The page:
The scene was discovered on the western exterior wall of the Temple of Isis at Shanhur, located on the east bank of the Nile River about 12 miles (20 kilometers) north of Luxor. It is an Egyptian temple built and decorated during the Roman occupation under Augustus (who reigned from about 30 B.C. to A.D. 14) through to Trajan (who reigned from A.D. 98 to 117). The pole-raising scene was first found during the 2000-2001 excavation season and was recorded in full during the 2010 epigraphic (recording) season. The temple originally had 36 scenes on each of its eastern and western exterior walls, and this new scene, protected for millennia by a layer of dirt, is one of the best preserved.

The study was published recently in the journal Zeitschrift für ägyptische Sprache und Altertumskunde by Martina Minas-Nerpel, a Reader (the American equivalent of an associate professor) at Swansea University in the United Kingdom, and Marleen De Meyer, a postdoctoral researcher at KU Leuven University in Belgium. Careful line drawings of the scene were done by Troy Sagrillo, a senior lecturer at Swansea University.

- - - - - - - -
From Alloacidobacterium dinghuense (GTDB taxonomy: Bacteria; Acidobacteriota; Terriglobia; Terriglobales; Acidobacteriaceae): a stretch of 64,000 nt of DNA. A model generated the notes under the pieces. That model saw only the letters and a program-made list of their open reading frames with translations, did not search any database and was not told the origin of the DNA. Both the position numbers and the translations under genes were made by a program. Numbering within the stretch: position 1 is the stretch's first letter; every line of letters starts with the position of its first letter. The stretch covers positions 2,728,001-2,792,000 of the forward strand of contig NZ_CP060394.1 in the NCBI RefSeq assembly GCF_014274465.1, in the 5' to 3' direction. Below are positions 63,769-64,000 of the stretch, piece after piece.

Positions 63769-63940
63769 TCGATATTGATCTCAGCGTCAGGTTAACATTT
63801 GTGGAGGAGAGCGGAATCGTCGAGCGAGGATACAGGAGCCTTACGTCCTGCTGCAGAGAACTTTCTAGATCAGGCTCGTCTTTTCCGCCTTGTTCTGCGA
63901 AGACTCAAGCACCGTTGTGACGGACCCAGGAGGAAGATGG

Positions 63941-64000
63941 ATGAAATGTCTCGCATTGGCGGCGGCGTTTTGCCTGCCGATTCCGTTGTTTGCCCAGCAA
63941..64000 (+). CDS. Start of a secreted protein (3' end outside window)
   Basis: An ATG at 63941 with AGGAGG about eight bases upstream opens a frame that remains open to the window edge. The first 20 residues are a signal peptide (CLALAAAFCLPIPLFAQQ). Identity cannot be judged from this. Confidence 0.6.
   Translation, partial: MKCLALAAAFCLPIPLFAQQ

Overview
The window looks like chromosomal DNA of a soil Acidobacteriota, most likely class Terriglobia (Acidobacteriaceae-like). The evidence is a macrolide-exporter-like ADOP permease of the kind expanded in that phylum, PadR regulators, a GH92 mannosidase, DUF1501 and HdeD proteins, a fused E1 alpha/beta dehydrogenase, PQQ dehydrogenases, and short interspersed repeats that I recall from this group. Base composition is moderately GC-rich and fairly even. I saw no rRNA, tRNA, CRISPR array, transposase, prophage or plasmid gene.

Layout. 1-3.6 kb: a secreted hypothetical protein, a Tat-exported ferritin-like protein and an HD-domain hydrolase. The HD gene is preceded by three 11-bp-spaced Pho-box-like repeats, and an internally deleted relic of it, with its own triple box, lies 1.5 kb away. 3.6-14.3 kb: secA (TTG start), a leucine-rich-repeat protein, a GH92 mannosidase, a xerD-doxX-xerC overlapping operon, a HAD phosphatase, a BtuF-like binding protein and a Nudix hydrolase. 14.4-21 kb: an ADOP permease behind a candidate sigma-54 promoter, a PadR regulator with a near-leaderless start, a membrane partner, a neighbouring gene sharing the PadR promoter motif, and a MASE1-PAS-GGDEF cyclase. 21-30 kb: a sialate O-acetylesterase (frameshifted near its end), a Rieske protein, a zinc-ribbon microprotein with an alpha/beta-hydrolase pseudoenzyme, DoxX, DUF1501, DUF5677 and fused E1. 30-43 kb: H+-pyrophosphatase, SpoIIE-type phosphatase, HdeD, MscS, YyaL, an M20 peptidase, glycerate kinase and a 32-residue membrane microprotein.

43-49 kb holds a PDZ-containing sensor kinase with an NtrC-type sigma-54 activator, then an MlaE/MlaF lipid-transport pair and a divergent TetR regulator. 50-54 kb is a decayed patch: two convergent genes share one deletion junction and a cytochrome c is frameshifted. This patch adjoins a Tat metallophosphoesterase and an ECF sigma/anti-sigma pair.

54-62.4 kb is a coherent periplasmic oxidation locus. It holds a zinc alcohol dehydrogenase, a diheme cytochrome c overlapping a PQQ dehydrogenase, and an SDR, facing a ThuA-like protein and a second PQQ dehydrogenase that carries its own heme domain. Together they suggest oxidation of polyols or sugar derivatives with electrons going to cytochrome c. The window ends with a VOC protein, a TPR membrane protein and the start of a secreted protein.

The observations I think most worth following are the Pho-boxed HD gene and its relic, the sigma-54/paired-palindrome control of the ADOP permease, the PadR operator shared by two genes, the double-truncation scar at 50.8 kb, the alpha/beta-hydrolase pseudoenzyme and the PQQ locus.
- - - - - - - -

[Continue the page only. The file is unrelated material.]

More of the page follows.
Roman pharaohs

Although Cleopatrais often called the "last pharaoh of Egypt," the Egyptian priests depicted the Roman emperors as pharaohs up until the fourth century A.D. The Roman emperors allowed, or even encouraged, these depictions in Egyptian temples in order to keep Egypt — which was an important Roman province — stable. [Cleopatra & Olympias: Top 12 Warrior Moms in History]

"Although we know that Claudius, as most Roman emperors, never visited Egypt, his rule over the land at the Nile and the desert regions was legitimized through cultic means," Minas-Nerpel and De Meyer wrote in the journal article. "By decorating the exterior temple wall with this ritual, Claudius theoretically received Min's characteristics and thus his ability to rule over Egypt."